With many of the more popular destinations getting booked up for this summer, we think that Crater Lake National Park is a hidden gem. Crater Lake is located in Southern Oregon on the crest of the Cascade Mountain Range, 100 miles east of the Pacific Ocean. It lies inside a caldera, or volcanic basin, created when the 12,000 foot Mount Mazama collapsed following a large eruption 7,700 years ago. Local Native Americans have kept alive a legend, telling of two Chiefs in battle that ended with the destruction of Mt. Mazama. The Klamaths still revere the clear, pure lake that is now admired by visitors all over the world.
Crater Lake holds the title of the deepest lake in the United States, and, at 1,943 feet, the seventh deepest lake in the world. This clear blue lake is surrounded by sheer cliffs almost two thousand feet high. Lake temperature varies between 32°F and 66°F at the surface, but it maintains a constant 38°F below 260 feet. Its violent volcanic past produced two picturesque islands. Wizard Island rises 757 feet above the surface of the lake on its west side, and the small Phantom Ship Island to the south. A small crater can be seen on the summit. There are at least two areas of hydrothermal activity at the bottom of the lake. There are no inlets or outlets to Crater Lake, but with the average snowfall of just under 45 feet a year, the lake has an ample supply of water. Evaporation and seepage prevent the lake from becoming any deeper. Due to large snowfall amounts, the summertime window is very short. Snow often lingers well into June here, surprising early-season visitors.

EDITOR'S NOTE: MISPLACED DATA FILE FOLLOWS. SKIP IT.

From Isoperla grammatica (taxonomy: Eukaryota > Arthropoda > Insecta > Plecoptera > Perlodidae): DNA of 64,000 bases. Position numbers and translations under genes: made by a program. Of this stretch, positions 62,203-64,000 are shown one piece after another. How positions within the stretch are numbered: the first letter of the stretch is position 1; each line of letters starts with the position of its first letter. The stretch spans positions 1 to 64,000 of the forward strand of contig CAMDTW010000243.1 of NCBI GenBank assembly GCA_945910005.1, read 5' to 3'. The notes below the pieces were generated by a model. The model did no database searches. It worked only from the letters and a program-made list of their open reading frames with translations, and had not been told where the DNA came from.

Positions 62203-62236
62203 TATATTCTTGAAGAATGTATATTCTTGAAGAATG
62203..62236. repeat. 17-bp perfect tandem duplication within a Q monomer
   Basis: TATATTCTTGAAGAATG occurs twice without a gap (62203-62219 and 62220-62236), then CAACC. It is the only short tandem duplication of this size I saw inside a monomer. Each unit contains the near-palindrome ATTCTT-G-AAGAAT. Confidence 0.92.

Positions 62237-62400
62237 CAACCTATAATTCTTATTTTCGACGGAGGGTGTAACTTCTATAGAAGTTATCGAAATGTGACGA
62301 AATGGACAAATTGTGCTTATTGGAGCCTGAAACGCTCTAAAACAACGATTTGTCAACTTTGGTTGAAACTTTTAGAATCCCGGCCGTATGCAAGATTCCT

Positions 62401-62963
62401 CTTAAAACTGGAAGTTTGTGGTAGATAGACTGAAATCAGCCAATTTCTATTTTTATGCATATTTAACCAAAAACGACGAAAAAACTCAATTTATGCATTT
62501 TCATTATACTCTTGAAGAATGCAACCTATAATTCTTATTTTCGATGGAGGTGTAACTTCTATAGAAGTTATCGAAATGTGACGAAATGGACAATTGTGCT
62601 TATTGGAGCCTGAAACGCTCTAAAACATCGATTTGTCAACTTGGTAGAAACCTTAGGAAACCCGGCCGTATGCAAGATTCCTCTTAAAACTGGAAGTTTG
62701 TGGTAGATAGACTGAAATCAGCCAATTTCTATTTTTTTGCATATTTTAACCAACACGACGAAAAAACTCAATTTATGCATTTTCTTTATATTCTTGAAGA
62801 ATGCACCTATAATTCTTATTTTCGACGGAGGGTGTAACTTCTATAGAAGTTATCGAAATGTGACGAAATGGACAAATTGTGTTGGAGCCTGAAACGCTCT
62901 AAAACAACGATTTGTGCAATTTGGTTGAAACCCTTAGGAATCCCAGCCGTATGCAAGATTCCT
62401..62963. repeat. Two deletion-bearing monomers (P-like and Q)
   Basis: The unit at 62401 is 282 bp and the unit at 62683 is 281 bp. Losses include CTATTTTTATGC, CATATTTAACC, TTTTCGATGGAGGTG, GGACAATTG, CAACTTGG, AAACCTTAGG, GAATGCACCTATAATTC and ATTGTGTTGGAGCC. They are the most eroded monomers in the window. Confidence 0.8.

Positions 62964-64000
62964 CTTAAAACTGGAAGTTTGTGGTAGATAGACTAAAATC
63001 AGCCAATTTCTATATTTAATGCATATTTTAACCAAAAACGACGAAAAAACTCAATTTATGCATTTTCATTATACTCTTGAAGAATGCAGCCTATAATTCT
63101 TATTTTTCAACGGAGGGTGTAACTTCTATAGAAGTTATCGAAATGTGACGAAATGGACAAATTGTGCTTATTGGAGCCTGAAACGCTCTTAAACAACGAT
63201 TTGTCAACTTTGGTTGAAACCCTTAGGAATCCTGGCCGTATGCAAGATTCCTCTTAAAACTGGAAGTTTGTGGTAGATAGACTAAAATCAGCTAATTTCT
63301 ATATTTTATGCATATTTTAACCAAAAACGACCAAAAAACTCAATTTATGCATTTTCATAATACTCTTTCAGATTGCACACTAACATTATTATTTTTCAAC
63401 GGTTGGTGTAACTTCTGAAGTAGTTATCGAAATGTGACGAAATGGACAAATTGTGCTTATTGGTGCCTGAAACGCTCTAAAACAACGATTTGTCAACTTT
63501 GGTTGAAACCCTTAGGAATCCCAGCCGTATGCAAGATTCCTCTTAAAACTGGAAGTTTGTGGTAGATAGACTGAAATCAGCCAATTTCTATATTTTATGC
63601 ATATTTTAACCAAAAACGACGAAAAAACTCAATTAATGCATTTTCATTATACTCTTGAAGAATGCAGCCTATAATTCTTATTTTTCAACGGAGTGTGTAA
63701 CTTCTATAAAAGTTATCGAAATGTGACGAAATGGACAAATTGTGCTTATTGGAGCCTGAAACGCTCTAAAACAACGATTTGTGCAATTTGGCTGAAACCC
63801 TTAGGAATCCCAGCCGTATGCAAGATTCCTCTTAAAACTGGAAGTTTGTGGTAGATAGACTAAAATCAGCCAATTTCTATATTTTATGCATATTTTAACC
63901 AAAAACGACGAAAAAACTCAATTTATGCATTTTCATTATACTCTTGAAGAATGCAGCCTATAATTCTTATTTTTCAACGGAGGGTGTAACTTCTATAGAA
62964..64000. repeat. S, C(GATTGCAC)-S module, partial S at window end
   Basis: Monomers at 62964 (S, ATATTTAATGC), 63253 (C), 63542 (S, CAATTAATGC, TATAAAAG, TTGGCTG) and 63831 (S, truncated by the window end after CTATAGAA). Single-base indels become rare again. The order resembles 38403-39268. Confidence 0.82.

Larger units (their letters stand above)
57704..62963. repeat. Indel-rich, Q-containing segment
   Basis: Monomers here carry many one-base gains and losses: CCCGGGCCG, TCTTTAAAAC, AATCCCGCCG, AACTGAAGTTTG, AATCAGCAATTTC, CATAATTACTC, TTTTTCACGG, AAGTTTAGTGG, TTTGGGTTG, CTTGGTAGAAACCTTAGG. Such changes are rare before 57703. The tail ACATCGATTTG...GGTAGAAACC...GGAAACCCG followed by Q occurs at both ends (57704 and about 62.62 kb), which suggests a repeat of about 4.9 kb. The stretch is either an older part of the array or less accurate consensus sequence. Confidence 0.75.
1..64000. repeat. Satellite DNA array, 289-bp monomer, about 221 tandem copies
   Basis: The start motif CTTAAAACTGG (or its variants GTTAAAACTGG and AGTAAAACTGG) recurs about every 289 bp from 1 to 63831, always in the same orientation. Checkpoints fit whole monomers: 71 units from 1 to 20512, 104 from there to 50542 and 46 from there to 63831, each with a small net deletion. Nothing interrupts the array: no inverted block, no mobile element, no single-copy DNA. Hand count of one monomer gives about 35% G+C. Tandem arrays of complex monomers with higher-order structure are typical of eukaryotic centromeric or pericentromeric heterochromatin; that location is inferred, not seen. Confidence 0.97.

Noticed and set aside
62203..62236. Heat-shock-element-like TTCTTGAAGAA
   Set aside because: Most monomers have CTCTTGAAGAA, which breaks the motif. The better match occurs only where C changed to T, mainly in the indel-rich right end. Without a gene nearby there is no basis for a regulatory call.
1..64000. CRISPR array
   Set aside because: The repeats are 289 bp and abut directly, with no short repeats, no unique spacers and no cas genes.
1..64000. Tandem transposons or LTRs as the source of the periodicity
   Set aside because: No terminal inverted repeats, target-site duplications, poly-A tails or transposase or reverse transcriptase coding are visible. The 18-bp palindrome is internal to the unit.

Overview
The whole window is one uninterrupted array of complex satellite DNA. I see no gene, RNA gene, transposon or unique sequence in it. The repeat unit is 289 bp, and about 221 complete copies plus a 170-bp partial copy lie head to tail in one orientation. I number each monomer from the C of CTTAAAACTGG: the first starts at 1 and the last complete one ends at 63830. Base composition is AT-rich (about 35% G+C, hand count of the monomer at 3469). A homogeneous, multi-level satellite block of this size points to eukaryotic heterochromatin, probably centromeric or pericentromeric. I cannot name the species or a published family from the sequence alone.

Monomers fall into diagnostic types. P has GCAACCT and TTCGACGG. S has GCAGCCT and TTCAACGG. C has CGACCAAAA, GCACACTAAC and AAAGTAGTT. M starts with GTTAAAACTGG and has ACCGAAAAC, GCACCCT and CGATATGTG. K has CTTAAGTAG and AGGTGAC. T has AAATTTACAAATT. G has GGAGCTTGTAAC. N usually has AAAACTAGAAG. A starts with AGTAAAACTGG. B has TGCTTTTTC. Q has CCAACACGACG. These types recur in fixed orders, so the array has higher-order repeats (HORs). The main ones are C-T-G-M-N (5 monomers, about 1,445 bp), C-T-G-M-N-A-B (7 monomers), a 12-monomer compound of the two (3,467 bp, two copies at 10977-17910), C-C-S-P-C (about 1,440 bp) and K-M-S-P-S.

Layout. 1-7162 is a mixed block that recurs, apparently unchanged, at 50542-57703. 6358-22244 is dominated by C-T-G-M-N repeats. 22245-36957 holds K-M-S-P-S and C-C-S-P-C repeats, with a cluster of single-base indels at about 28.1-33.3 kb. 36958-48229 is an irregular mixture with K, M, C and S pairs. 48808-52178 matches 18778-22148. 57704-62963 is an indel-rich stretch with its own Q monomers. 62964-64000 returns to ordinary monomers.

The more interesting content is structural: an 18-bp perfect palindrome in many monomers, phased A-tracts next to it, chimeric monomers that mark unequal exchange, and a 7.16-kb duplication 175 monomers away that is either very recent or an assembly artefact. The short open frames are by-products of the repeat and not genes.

There are two visitor centers at Crater Lake National Park. Steel Visitor Center is open year-round and provides an orientation to the park. Rim Visitor Center is open June through September. Nearby Sinnott Memorial Overlook features talks on the “Jewel of the Cascades” three times a day. Crater Lake Boat Tours are given daily from mid-July to mid-September, weather permitting. During peak season, 9 tours a day are offered between 10 AM and 4:30 PM. Access to the tour requires hiking 2.2 miles round trip on a strenuous trail. Tickets may be reserved in advance or purchased at the Cleetwood Cove Trailhead, located on the north side of Crater Lake. It is the only safe and legal access to the lake. The trail is one mile in length and drops 700 feet as you descend from the East Rim Drive trailhead to the lakeshore. The return trip is comparable to climbing 65 flights of stairs, so the trail is recommended only for those in good physical condition.
The 33-mile Rim Drive around Crater Lake is a two-lane road with more than 20 scenic overlooks. Allow two hours to travel completely around Crater Lake, and be on the lookout for deer and wildlife on the road. Be aware that icy road conditions can be present any time of the year. The roads are cleared beginning in mid-April; otherwise many sections of the drive would remain closed until the end of July or early August!
The Old Man of the Lake, a 30-foot mountain hemlock stump, has been bobbing vertically on the lake since at least 1896. It stands approximately 4 feet above the water, and has been bleached white by the elements. The winds and currents allow this “mascot” to travel the lake’s surface, and visitors who see it at close range can view the lush mosses growing underneath the surface.
If you are planning a trip of the Oregon coast, Crater Lake would be a detour well worth your time. Contact us to help schedule your custom trip!